Many of what I think of as my “plant pals” — ecologists, botanists, avid gardeners, birders, lepidopterists, and others deeply attached to the value and beauty of all members of native ecosystems — are increasingly discouraged. Some have confided that they are going through the motions at this point, continuing to try to demonstrate and educate the millions of humans who are unaware of the consequences of their choices on the continuing viability of our planet, while in their hearts believing that the battle is already lost. I confess I have moments where I feel similarly, but then I see another miracle unfold on a flower or tree in my yard, and my spine straightens. I feel obliged to carry on the crusade. It feels to me to be the very least I can do.
The folks who read my little blog and/or follow me on Facebook are I am certain already aware of how close to the tipping point of ecological disaster humanity is teetering. We can’t control the choices of others, but we can control ours. That’s why those biologically inert loropetalums in my front yard are gone, replaced by an increasingly vibrant patch of wildflowers that has already attracted more species of butterflies, native and honey bees, parasitic wasps, praying mantises and other beneficial insects, not to mention insect-loving warblers and other birds than I have ever observed before so close to my front door.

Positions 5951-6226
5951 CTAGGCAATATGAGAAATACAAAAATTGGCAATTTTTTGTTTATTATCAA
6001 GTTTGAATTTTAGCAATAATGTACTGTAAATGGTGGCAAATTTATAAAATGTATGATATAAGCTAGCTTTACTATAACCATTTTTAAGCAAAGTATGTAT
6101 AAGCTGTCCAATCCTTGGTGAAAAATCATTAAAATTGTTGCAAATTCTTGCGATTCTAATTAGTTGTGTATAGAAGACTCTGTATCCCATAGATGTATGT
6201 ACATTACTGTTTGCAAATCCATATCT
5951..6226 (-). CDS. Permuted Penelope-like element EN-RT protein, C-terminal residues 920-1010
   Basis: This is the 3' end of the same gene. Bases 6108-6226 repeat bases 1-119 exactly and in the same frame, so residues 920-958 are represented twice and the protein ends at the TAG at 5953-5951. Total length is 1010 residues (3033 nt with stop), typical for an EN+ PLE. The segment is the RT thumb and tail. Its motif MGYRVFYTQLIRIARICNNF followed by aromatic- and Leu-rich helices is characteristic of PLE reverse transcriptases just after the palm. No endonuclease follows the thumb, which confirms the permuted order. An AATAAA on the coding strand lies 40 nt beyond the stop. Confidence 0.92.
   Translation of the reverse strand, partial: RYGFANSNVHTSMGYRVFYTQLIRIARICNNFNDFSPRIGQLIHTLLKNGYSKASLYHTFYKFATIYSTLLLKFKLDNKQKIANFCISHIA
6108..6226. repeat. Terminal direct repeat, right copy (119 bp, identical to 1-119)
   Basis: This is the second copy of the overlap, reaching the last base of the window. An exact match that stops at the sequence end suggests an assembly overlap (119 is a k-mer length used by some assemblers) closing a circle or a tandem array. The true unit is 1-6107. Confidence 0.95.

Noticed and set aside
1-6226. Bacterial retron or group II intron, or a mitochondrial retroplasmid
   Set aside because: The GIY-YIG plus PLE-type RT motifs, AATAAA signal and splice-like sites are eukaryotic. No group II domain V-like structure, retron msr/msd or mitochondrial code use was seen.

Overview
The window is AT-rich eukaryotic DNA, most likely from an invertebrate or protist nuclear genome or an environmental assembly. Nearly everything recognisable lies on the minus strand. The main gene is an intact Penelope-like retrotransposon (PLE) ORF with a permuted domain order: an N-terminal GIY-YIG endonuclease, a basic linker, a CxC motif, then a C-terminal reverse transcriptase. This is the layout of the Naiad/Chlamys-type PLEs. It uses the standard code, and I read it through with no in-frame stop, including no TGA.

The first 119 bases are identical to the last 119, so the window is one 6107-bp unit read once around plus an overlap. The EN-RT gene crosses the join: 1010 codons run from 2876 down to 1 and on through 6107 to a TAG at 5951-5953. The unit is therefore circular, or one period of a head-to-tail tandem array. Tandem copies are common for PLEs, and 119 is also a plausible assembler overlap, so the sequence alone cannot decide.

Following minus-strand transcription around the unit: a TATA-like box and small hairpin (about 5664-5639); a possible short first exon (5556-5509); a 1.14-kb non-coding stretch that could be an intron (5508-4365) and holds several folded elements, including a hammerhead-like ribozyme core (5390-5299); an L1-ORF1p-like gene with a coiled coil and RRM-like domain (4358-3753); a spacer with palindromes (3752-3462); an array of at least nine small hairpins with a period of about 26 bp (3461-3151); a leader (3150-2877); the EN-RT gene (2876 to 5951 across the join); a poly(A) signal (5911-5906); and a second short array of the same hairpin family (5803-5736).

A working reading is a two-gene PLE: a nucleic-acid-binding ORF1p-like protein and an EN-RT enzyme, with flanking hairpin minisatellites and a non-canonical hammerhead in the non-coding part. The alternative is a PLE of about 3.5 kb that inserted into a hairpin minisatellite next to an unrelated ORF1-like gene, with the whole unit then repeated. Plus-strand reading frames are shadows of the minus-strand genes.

I built it (with lots of help), and they have come, more with every passing year. My five acres is a sanctuary now, a haven for as many displaced native species as it can handle.
Even a tiny yard can be a sanctuary. During winter’s quiet, ask yourself what kind of beautiful, vibrant native sanctuary can you create by eradicating your biologically sterile, poison-filled, water-wasting non-native lawn with native trees, shrubs, and wildflowers? Before every new landscaping decision, ask yourself, “How will this serve the native environment?”